As in years past, we will be highlighting all 25 titles on the BTBA Fiction Longlist, one by one, building up to the announcement of the 10 finalists on April 10th. A variety of judges, booksellers, and readers will write these, all under the rubric of “Why This Book Should Win. You can find the whole series by clicking here. And if you’re interested in writing any of these, just get in touch._
The Island of Second Sight by Albert Vigoleis Thelen, translated from the German by Donald O. White and published by Overlook
This piece is by Berlin book person, Amanda DeMarco, who is the brains behind Readux, a literary website with “reviews, interviews, articles, and opinion on German and French books and events.”
“All of the people in this book are alive or were at one time,” begins Albert Thelen’s foreword to The Island of Second Sight. However, they “appear subject to greater or lesser degrees of personal disjuncture, similarly the sequence of events has undergone chronological rearrangements that can even involve the obliteration of all sense of time. In case of doubt, let truth be told.” This is a book, then, with a troubled relationship to reality and an untroubled one to truth. That is, one that claims the ultimate authority of the storyteller.
Just as in his own life, the author’s alter-ego Vigoleis arrives on the island of Mallorca in 1931 with his wife Beatrice, and the pair flee the increasingly inhospitable political climate in 1936. The degree to which the intervening five years hew to Thelen’s biography is debatable; as is the book’s position in the cannon. Lauded as one of the great works of twentieth century literature, The Island of Second Sight is not only under-appreciated abroad (it was first translated into English 57 years after its original publication), but also at home, where its status is rather that of a cult classic, absurd for a book of its stature.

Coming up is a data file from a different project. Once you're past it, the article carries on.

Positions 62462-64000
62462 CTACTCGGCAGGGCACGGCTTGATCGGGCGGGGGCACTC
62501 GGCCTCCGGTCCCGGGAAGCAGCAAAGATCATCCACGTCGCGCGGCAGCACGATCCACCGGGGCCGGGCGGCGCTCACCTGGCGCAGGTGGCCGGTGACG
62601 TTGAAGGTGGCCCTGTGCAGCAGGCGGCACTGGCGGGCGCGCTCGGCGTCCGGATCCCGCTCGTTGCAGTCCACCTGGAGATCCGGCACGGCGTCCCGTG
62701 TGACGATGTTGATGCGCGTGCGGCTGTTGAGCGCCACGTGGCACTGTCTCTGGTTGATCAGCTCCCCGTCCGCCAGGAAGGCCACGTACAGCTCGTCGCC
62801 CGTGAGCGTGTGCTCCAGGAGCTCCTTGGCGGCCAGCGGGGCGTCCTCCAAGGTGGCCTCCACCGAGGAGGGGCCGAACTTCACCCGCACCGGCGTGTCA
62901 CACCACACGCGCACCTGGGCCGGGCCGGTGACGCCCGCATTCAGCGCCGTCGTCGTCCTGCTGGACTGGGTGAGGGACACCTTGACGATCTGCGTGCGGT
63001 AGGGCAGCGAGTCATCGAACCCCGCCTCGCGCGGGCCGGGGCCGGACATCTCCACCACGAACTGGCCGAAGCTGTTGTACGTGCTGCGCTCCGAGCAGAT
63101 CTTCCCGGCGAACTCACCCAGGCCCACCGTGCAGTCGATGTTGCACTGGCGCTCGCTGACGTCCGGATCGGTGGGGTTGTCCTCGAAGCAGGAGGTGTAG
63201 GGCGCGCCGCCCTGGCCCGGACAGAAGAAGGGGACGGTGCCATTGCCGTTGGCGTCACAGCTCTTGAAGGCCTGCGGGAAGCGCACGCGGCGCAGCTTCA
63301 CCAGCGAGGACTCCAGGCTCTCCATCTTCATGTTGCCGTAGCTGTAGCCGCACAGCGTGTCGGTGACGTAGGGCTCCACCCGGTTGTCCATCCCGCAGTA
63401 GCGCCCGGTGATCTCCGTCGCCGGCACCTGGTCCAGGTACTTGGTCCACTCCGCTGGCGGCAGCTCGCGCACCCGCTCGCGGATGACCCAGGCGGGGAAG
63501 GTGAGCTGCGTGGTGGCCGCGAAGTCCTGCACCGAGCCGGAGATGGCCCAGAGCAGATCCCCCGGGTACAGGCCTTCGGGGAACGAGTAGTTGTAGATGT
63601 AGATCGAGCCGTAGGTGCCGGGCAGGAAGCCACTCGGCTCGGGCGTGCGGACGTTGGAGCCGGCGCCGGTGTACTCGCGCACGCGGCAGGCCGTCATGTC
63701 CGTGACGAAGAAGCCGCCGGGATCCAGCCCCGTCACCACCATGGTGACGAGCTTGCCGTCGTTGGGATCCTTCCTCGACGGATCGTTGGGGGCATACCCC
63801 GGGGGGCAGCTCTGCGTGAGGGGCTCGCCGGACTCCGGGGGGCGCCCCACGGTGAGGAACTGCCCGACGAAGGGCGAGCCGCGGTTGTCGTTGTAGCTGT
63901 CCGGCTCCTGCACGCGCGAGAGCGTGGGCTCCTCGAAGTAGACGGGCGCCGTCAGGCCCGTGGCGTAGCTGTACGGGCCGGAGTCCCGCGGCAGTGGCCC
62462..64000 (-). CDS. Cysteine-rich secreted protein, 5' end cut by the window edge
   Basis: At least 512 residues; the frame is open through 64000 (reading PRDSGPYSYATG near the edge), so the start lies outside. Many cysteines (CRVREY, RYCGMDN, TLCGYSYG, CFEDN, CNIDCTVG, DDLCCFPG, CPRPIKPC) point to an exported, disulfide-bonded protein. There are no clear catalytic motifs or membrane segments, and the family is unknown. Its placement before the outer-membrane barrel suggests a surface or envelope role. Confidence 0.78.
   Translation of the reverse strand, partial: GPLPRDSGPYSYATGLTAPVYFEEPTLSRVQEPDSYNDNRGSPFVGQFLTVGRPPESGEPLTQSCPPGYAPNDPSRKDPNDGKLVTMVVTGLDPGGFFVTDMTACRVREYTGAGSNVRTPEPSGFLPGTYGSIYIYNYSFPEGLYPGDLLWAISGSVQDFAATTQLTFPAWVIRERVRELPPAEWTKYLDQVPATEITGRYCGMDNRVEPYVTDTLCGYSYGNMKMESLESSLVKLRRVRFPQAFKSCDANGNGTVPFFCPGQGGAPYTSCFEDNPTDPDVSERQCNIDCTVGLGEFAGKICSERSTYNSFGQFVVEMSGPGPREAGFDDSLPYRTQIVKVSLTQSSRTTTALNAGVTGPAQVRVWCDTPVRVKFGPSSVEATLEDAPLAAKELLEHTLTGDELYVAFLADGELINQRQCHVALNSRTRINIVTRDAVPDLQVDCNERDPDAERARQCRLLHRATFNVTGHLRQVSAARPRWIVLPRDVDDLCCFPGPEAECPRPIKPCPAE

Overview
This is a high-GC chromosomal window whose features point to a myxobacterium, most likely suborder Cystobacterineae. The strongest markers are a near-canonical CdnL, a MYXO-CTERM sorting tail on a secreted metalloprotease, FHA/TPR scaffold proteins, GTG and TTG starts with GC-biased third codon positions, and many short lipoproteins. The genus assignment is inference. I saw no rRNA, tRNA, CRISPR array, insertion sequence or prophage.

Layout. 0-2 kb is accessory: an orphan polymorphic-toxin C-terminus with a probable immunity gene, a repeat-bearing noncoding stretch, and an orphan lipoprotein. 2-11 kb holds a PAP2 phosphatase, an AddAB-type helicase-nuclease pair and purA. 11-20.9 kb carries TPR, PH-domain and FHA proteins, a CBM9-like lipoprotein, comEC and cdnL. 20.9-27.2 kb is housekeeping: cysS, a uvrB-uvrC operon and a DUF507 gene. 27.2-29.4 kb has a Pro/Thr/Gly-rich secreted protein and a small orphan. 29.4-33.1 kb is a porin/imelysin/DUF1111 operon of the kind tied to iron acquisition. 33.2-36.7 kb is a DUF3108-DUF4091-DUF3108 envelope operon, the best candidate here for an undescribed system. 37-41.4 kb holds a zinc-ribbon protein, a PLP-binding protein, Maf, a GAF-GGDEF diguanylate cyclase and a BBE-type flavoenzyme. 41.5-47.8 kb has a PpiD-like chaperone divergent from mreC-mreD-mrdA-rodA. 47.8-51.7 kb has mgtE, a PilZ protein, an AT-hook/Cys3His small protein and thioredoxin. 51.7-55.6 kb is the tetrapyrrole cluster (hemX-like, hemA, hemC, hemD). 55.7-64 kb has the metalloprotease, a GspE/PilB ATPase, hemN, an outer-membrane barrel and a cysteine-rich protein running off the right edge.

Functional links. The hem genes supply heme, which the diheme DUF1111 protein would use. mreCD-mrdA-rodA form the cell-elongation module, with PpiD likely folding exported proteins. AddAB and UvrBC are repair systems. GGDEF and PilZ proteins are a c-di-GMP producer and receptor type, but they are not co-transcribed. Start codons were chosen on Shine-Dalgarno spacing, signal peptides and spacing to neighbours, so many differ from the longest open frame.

Vigoleis and Beatrice travel to Mallorca because they believe that Beatrice’s brother Zwingli is dying there. Instead they find that he’s been incapacitated by the unstoppable sexual powers of Pilar, a particularly beautiful Spanish prostitute. Thus begins the Vigoleis’s long engagement with putas, whom he greets with the same shoulder-shrugging cheer as the rest of the turpitude and degeneration he encounters on the island, as well as in his own mind: “The philosopher Scheler had been right after all, when he responded to the Archbishop of Cologne, who had accused him of unvirtuous conduct, by asking His Eminence if he had ever seen a signpost that had ever gone in the direction it pointed to.”
Before Vigoleis, too, succumbs to Pilar, she mercifully kicks the couple out and they drift from one absurd lodging and low-paid occupation to the next, two bohemians at the mercy of fortune, never far removed from the moans and wails of the cathouse. A growing gaggle of locals, emigrés, and vacationers populate the story as Vigoleis and Beatrice settle into Mallorcan life. Therise of fascism paints a thickening black streak through the story, whose shadiness is otherwise derived from the more quotidian excesses of various human appetites and failings.
In other reviews, you’ll read about Thelen’s quick-witted Nazi-mocking, including one magisterial scene in which Vigoleis, working as a tour guide (called a “Führer” in German, literally a “leader”) deludes and delights a gaggle of German tourists by narrating their tour with lies that aggrandize the Teutonic tradition. The Island of Second Sight is also praised for its numerous literary allusions, as well as for the diverse intellectuals of the day that Vigoleis comes into contact with and lampoons.
None of these are the reason that The Island of Second Sight should win the Best Translated Book Award 2013. What does make it worthy of the prize is its sheer linguistic fecundity and the contribution it makes to the tradition of narrative. Vigoleis is one of the true great incarnations of the storyteller. He’s very nearly a shape-shifter, and he employs his art not only on rightist tourists, but also lonely heiresses, local functionaries, and first and foremost on the reader.